We've actually had a lot of people taking the wrong boxes lately so this reminder is especially important now. There is a fine associated with taking the wrong box. It's there to cover the cost of our time, additional produce, and potentially extra deliveries even. Next year we'll be increasing the fine, but right now it's at $40.

We work hard to make sure our season is a successful harvest and that everyone gets their produce; but if someone takes the wrong box there is a plethora of emails, phone calls, follow ups, and one frustrated farmer. It is my job to make sure your CSA is waiting for you every week and when that doesn't happen (especially with the great effort put into it!) it is probably the saddest thing that could happen in a CSA season. Not to mention that I've actually had someone say they won't sign up again next year regardless of the quality & quantity of produce; it's because of the inconvenience of not having a share when they should have. Please help us get this program to run as smoothly as possible by telling people your CSA literally has your name on it :)

This week in your CSA Boxes: The Jumbo & Family Shares can expect: Yellow watermelon!, Muskmelon*, Sweet corn, Spaghetti squash, Bell peppers, Grape Tomatoes, Sage.

The Single Shares can expect: Yellow watermelon!, Muskmelon*, Sweet corn, Spaghetti squash, Bell peppers, and Sage!


A couple of weeks ago, I mentioned how the farm season doesn't wait for anyone. Muskmelon is a variety that you need to be ready for when the time comes. It goes from green to yellow in two days. After it's ripe we need to take it off the plant and it only takes between 2-4 days until it's ripe & over ripe. It's like a flash of lightning!! One trick to get it to stay good longer is by cutting it up and putting it in the fridge as soon as you get it. Keeping it in the fridge at that temp will cause it to slow it's ripening process.

We will be adding these this week as well, though we do usually plan for the muskmelon and the watermelons not to land in the same week, we'll welcome this tasty sweet harvest this week again!! We don't wash these- we brush off whatever dirt we can but we don't ever submerge them in water because that would further decrease their shelf life. We're coming to the end of the patch production. There aren't many out there anymore. If at any point we run out of ripe ones to pick, we'll substitute it out with something else :)

**Tomatoes: (Romas and Slicers) We are getting towards the end of our tomato patch. We still have some but not a ton, so as we sneak them into the boxes we will record it and get the others the following week. That's why these aren't on the list above for your CSAs, this will be a spotty addition over the next couple of weeks I'd assume. Ben and I walked the fields and from what I see, we should be able to get them to everyone at least one more time this season.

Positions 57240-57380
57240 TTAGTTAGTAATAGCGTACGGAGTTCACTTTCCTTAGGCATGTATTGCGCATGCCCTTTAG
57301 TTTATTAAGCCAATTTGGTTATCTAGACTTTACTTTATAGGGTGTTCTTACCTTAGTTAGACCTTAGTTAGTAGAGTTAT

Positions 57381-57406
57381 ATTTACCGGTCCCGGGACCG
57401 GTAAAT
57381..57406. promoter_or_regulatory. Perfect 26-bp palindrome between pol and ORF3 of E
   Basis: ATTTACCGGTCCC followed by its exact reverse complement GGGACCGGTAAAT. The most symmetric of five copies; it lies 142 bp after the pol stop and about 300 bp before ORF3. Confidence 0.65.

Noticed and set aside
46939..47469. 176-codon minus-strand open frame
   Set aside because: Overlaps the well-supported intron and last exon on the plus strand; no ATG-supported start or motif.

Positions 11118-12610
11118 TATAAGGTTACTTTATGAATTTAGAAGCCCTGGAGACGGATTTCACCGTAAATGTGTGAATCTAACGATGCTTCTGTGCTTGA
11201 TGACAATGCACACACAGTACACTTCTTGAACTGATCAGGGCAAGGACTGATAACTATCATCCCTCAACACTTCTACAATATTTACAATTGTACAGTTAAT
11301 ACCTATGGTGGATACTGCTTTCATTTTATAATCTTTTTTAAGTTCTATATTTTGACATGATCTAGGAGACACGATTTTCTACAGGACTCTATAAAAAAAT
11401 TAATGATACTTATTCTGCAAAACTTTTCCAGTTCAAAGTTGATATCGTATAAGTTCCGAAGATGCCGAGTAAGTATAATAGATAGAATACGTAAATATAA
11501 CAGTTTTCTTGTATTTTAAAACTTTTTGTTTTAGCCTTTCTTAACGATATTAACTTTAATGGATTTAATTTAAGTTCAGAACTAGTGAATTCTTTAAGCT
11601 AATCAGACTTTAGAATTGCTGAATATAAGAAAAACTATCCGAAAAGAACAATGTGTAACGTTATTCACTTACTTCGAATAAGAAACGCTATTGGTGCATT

Yellow watermelons! These are so fun because of their coloration- the flesh is literally yellow! Without fail, I get an email every year about a "bad watermelon" but that's because it's still so new and not many people have even seen them before. On the other hand, there are probably many of you who get them regularly! When you cut yours open make it a point to show someone!! Get the word out!! :P

Sweet corn is back in! There are so many ways to prepare it! Many of us just boil it or grill it, but if you're looking to put some up for the winter you'll need to blanch it first, and then cut it off of the cob. I've heard of people freezing it on the cob but personally I don't have the freezer space for that. To blanch corn, get a pot of water to a rolling boil. Shuck your corn and put the ears into a pot of boiling hot water. Let it stay in there for a couple of minutes, and then take it out and put it in an ice water bath. The way I do it is filling my sink with water and then dumping ice cube trays in there. Once it's cooled, cut it off of the cob. Grandma roasts hers with butter in the oven before she freezes it. Personally I would rather freeze it as is, and then add the butter or whatever else when we're taking it out of the freezer in the winter.

Squash--- I want to touch on the variety as a whole. Winter squash grows on a vine and there are several squash on every plant. These will continue to grow in size and develop seeds until they've reached maturity. At that point, they will start to ripen. Another cause for ripening is too much stress on the plants. We had some small squash plants produce a handful of winter squash that started ripening in mid- August. That's likely because that plant isn't very healthy. A good way to gauge winter squash and their health is by looking at the number of fruits (squash), the vines (notice if they're dying off or still going strong), and also the squash itself (is it traditional in shape and size, or is it small or misshapen).